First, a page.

The Muppets, Amy Adams

<Review by: Sailesh Ghelani>

Directed by James Bobin. Starring Amy Adams, Jason Segel, Chris Cooper.

Yes it’s nostalgia for weird and iconic puppets from the 70s and 80s, it’s a bit schmaltzy, a bit self-reverential but it’s also charming, happy, silly and a masked comment on the loss of innocence and joy to be had in the simple things of life.

So Disney didn’t bother to have a press show of this film (they don’t for most films) but we don’t mind paying for our seat that will take us on a journey some place magical and let us tell you about it.

Nostalgia is ‘a yearning for the return of past circumstances, events, etc.’ and ‘the evocation of this emotion, as in a book, film, etc.’. I don’t know if I want the Muppets back with a bang and taking over TV but I do know that the simplicity of their time, the magic evoked by simple hand-controlled puppets in the form of strange humanoids and animals, is something that I do crave. It seems like we’ve lost our ties to these fantasies that touched us and became part of our consciousness. It’s like remembering the lyrics to an old song you haven’t heard in years… it became a part of you because it was so endearing and hence enduring. I may not have been the greatest fan of The Muppets or have seen any of the movies or shows for years but I remember Miss Piggy and what she lovingly called leader-of-the-pack Kermit the Frog: Kermi. How many kids will remember Ben 10 or some other kiddie programme from today in a decade’s time? Even if they do, will they want to see a film of it then?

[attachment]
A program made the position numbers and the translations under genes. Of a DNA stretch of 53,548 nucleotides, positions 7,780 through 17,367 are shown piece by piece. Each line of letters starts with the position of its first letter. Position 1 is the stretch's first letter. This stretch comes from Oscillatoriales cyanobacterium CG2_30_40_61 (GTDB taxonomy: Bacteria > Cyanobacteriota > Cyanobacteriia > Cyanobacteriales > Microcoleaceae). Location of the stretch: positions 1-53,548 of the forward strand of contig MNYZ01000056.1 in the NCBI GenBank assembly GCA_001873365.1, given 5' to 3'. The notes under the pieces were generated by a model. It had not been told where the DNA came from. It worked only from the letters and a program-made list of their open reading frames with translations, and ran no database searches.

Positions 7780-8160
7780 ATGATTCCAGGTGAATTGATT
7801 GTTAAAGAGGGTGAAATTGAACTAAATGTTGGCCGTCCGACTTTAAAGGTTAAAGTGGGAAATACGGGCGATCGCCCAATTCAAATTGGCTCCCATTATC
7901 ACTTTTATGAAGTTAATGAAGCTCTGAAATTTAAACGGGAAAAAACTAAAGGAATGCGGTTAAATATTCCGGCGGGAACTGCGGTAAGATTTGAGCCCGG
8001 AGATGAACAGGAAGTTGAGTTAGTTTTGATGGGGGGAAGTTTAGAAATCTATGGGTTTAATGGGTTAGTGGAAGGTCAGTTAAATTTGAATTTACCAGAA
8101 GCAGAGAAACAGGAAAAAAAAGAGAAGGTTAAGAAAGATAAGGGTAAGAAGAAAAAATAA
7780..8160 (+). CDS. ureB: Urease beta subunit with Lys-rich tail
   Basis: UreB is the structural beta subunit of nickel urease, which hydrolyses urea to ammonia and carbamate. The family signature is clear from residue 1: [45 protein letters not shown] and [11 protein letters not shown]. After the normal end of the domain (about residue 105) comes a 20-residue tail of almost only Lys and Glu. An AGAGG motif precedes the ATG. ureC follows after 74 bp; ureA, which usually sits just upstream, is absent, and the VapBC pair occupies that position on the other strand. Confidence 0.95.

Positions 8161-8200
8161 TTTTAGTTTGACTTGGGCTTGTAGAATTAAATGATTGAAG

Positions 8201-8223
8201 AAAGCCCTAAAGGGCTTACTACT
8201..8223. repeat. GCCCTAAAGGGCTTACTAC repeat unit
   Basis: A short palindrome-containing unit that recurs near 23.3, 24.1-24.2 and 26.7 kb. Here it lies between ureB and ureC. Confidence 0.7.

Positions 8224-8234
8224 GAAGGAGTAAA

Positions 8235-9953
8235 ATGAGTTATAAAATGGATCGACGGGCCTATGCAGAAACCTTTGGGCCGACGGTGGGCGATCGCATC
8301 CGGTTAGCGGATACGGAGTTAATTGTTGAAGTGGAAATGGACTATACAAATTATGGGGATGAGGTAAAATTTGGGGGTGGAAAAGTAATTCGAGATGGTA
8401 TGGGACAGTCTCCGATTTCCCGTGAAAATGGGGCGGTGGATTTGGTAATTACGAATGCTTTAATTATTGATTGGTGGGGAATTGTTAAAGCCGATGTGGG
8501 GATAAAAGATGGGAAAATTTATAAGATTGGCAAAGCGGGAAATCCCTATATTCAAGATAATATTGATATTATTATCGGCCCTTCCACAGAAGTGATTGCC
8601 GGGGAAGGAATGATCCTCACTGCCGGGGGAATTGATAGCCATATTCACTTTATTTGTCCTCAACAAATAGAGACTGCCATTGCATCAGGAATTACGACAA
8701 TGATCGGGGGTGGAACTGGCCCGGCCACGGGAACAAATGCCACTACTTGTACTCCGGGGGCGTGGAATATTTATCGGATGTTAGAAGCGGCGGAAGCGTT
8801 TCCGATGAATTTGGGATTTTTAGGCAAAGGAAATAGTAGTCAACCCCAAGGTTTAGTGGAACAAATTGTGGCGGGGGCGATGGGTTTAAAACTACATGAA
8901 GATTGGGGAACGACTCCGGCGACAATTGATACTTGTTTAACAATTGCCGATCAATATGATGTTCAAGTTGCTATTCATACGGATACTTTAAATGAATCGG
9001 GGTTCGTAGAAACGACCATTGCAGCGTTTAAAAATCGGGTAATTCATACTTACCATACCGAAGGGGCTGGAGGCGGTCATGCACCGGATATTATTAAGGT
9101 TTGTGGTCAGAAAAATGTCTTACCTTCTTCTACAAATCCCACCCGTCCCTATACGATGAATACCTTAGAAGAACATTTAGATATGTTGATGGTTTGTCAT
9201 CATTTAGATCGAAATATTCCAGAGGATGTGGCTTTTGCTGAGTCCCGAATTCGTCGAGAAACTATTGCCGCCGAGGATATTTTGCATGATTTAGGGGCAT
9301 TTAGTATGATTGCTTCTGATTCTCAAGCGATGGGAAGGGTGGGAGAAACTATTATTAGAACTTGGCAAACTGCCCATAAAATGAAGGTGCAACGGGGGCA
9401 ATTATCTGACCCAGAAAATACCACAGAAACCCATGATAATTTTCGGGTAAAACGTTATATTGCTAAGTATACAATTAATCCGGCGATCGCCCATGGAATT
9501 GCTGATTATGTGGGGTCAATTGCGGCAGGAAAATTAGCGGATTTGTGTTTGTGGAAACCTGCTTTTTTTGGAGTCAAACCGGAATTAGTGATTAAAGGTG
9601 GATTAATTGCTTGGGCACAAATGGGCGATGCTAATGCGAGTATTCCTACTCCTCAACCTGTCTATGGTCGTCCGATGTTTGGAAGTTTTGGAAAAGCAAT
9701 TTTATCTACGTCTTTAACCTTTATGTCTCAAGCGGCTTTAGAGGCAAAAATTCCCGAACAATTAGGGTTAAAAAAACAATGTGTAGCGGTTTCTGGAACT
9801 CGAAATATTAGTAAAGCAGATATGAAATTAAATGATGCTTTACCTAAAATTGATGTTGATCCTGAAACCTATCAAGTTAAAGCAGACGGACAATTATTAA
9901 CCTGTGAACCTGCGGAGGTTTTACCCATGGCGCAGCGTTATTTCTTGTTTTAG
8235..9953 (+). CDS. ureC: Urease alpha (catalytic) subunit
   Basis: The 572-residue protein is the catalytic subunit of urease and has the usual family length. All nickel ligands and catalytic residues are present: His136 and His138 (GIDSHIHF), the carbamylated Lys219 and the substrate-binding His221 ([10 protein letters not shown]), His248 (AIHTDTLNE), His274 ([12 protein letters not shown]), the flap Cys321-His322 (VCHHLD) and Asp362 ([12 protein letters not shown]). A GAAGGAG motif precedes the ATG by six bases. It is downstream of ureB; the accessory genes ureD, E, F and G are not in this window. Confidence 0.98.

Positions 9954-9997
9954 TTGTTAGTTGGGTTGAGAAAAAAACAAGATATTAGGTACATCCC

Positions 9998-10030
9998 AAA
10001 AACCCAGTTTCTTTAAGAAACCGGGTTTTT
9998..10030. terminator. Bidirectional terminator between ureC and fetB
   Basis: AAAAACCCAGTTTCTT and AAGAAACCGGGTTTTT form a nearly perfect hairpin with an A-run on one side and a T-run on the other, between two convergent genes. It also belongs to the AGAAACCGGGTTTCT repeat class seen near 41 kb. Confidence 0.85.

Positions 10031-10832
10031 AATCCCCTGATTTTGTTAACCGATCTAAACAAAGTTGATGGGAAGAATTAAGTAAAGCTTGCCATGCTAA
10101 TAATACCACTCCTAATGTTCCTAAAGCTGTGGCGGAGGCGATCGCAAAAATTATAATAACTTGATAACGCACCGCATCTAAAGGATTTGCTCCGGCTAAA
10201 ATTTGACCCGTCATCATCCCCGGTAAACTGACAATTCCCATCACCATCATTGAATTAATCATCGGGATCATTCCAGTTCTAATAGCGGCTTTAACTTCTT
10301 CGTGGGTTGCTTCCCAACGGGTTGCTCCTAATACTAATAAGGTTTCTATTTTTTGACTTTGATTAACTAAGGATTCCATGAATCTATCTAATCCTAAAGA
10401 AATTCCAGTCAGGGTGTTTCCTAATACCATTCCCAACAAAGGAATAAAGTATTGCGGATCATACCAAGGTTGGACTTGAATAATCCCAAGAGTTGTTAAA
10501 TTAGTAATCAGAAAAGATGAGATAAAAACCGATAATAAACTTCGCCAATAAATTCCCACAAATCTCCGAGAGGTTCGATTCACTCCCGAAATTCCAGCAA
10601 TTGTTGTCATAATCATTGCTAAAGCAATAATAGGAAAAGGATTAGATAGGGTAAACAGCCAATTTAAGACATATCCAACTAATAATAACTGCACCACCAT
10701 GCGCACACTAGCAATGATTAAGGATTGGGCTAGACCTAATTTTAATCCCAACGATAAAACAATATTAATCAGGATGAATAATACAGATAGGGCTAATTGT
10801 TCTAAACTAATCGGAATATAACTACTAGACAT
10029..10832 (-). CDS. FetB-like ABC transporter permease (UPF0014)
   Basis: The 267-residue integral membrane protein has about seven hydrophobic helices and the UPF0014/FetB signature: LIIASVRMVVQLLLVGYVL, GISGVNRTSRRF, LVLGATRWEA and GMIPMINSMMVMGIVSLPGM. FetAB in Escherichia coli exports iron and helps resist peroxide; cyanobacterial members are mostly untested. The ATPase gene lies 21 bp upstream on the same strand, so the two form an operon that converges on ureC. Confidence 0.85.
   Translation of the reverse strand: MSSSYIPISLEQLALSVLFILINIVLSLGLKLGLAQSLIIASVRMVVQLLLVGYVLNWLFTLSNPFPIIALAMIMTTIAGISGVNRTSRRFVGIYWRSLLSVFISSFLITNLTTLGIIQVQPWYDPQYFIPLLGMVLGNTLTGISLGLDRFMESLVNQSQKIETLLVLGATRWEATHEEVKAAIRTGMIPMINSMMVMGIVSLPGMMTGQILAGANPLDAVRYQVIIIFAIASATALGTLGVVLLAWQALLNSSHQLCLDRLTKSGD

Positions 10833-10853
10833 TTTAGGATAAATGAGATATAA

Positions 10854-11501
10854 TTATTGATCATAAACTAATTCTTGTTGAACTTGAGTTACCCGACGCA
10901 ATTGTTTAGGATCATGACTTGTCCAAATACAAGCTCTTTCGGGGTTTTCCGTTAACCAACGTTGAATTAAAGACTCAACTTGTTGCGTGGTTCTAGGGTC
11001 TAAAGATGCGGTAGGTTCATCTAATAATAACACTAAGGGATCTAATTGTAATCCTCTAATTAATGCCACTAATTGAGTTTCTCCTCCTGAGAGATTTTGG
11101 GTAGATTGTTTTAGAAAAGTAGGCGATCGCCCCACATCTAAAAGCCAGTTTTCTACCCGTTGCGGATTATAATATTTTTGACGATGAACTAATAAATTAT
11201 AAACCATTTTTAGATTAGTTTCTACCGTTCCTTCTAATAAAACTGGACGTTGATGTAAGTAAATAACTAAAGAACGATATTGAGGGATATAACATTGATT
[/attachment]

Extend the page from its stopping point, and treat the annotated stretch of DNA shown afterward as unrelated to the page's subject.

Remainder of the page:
Jason Segel (also a co-writer and executive producer) plays Gary, Amy Adams plays girlfriend Mary and Walter (a puppet) plays himself as Gary’s brother. Living in Smalltown (reminds me of Smallville), they dance, they sing and they dream. And one day Walter’s dream of seeing the famous theatre and offices of The Muppets comes true as they all head out to Hollywood. And then of course begins a quest to reunite The Muppets and save their heritage from the evil Tex Richman (Chris Cooper).

The Muppets is about performances, it’s about song and so the movie has lots of that. Gary and Mary break out into ballads, Walter whistles his way into a grand finale and The Muppets sing themselves back into people’s hearts. All the original voices aren’t there (at least I don’t think that’s how they sounded 30 years ago) but they’re still cute and funny; Miss Piggy is especially fun.

The special appearances in this film may surprise you. A lot of celeb fans have given The Muppets a helping hand and that’s part of the film’s charm.

The Muppets isn’t a great film but it’s a ‘remake’ with its heart in the right place that shows us we shouldn’t be fiddling around with childhood memories and turning them upside down with horrific ‘prequels’ and ‘retakes’ of masterpieces that some of us will never forget. After the film a lady from the audience said, “After so long a children’s film without 3D”, and I have to agree with her.

Let’s focus on the magic inside the movie because no matter how far out of the screen 3D reaches, it can never truly touch us.

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